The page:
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Incremental Gains

Jul 31, 2017 3:19:00 PM / by Tim McCarthy

The big idea is elusive, at best, and can take years to develop.  So, the best organizations develop a consistent pattern of small gains and progress while they’re looking for the big idea.  This is the key to progress.

Most of my early business years were spent in search of the silver bullet.

In fact, for nine of my twenty and thirty-something years, I worked for an advertising agency so you could say finding a silver bullet was my job.

Today, it's called a game changers or disruptive technology, but the point is the same. We search for that one idea that will instantly change the fortunes of our business or non-profit enterprise.

Later, in my thirties and forties, I discovered that silver bullets/game changers/disruptive technology is always worth looking for but it's no way to build an organization.

When I was first starting WorkPlace Impact, my first for-profit business, I set a policy that I could not leave the office each day until I had sent 6 personal notes and made 6 calls to potential clients. Interestingly, these were rarely sales calls - I didn't have the stomach for that.

They were just friendly notes and calls. I'd be passing on an article I noticed that might interest them or calling to see how their business was doing or if they were going to a conference I was going to.

I also wrote a newsletter every other month that DID NOT solely push my company but more so discussed my views of issues in our business. The point of my calls, notes and newsletter was never direct sales, necessarily, but was always to show that our company was first class, competent and friendly. We were making friends, building our network.

And early on, these tactics had little immediate impact.

It took what felt like a long time for people to start responding to my notes and calls and newsletters. Over time, though, making just a few new friends a month, I ended up with a lot of friends - specifically a network of about 2,000 people and 100 active clients at any given time.

It seems to me this type of slow but sure strategy is one we often miss these days in our businesses and non-profits. Our society drives us to seek instant gratification; sweeping success; the big idea.

And while I've had a few big ideas over time, for the most part neither business nor life seems to work that way.

This thought became clear to me again over the years while working with my son, Timmy, to build a new restaurant business in Columbus, OH. We are the first franchisee of a concept called Raising Cane's Chicken Fingers, based in Dallas, TX.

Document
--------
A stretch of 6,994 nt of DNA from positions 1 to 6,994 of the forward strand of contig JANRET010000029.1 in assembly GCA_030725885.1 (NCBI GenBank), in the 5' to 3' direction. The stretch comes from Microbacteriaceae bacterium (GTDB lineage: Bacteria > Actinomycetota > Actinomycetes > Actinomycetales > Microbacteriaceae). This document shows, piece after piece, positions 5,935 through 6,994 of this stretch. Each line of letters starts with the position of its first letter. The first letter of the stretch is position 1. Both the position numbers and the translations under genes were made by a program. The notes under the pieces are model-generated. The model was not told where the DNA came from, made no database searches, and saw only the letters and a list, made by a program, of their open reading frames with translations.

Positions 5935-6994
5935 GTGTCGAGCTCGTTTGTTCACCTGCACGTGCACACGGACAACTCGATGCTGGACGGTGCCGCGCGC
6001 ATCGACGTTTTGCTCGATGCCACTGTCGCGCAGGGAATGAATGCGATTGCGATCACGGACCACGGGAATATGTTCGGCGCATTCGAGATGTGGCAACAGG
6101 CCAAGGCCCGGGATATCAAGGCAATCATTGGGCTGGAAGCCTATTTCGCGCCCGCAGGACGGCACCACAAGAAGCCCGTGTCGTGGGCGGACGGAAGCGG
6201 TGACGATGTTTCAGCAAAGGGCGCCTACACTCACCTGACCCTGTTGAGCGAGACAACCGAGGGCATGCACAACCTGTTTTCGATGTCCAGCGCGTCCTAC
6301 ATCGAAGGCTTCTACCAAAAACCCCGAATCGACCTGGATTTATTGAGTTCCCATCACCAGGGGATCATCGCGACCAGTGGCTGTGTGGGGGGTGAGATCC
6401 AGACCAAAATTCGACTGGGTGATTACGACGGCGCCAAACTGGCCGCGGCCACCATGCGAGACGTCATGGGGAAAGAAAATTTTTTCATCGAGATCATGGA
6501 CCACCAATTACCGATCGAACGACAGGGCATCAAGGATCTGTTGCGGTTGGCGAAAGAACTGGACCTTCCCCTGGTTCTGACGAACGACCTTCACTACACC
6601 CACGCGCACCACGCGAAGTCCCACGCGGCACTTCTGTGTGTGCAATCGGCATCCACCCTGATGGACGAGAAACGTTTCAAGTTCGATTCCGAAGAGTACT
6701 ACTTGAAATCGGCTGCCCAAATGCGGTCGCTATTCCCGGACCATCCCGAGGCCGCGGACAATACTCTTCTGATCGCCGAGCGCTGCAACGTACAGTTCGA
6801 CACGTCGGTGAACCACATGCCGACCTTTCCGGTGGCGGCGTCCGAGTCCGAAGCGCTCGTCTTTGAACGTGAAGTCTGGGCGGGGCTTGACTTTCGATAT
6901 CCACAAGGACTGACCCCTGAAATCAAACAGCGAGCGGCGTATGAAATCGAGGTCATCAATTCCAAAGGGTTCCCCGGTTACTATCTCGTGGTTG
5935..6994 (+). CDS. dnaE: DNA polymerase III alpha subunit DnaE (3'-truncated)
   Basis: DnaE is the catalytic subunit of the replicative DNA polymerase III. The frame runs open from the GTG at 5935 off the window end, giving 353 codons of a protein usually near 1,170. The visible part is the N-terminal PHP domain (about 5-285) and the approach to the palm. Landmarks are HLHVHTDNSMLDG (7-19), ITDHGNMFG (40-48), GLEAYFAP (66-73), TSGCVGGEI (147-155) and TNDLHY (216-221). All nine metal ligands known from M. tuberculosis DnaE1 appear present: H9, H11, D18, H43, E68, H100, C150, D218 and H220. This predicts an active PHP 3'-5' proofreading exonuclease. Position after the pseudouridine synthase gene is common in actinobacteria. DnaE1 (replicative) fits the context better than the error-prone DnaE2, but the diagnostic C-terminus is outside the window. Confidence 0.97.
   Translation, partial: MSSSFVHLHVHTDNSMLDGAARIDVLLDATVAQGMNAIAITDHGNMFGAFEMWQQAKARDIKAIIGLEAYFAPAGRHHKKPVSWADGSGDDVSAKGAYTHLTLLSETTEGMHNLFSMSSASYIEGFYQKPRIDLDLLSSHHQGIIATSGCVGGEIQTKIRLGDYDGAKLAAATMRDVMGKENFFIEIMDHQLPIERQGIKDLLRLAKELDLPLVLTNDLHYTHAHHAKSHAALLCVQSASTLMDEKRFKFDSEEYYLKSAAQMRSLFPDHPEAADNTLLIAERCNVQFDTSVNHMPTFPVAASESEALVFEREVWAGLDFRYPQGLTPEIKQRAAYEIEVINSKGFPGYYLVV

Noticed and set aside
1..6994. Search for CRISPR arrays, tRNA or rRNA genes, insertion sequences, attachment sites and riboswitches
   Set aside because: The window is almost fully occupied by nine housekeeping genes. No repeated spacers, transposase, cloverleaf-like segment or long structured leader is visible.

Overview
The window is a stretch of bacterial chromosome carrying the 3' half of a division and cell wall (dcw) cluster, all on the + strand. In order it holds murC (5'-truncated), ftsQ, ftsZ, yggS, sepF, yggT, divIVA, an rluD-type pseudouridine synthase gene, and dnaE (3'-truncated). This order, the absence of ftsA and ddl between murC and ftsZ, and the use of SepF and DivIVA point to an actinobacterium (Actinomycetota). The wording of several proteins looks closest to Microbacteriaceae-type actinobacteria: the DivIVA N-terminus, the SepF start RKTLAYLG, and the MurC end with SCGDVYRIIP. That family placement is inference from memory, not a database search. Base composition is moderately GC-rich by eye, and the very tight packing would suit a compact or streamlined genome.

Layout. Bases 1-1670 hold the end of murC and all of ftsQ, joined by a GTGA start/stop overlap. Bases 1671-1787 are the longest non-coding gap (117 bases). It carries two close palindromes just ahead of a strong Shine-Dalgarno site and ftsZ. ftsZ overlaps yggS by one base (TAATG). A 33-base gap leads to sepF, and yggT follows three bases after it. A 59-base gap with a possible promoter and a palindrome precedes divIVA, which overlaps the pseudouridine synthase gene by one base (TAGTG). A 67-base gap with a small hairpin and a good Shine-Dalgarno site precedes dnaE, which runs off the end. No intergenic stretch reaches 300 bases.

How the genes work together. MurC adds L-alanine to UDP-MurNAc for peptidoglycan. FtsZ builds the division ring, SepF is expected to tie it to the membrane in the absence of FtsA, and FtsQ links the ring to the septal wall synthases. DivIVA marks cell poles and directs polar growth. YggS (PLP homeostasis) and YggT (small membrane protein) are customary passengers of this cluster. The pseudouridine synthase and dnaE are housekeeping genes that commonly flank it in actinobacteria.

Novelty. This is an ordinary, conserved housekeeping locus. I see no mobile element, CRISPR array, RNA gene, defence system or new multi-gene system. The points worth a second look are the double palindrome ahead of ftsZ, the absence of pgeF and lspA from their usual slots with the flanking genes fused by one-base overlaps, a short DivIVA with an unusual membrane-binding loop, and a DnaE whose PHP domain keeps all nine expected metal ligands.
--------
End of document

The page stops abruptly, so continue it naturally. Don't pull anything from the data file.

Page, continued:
Timmy has achieved amazing growth with some really cool marketing such as free sampling in radio and newspaper and direct mail. He's also used WorkPlace Impact (Physician, heal thyself!) and tied into wonderful Ohio State institutions such as the "Block O", the Shottenstein Center and the student recreation center.

But if you ask Timmy, he'd tell you his silver bullet to their success has actually been a rather boring program called the "Love Ambassador."

The theme line of the chain is "One Love" so every day one of the employees of each of the restaurants is designated that store's "Love Ambassador." Their job is to choose a couple of local employers where they will deliver a pan of chicken fingers and some free sample cards.

Their real mission, of course, is to make a friend. They don't make discount deals or sell the employer anything, they just try to share their product and chat them up.

That's it. That's Timmy's silver bullet.

And he calls the friends he's made over time his "incremental gains."

You see, he opened the first Raising Cane's restaurant on High Street in Columbus and in the first five years didn't experience a month where sales went down. That's right - 60 consecutive months of same store sales growth.

Timmy says, "Since the Love Ambassador has made about 60 friends a month for 60 months now, I have 3,600 employers and local organizations that I call friends. I can now classify this as a BIG idea."

Does he do other things to build his business?

Of course he does. No restaurant succeeds without the basics - great food served fast and friendly in a clean environment. He also, as referenced above, does some good creative advertising and promotions.

But Timmy swears the main reason Raising Cane's grows is because every day, on the schedule just like breading the chicken and cleaning the fryer traps and bathrooms, is the task of the Love Ambassador.

So what is your organization's silver bullet? Are you in search of the game changing disruptive technology?

If so you might want to consider an incremental gain idea to move you along until you find your silver bullet.

Peace,

Tim McCarthy

Tags: Newsletter, Business Planning, Focus, Marketing

Tim McCarthy

Written by Tim McCarthy

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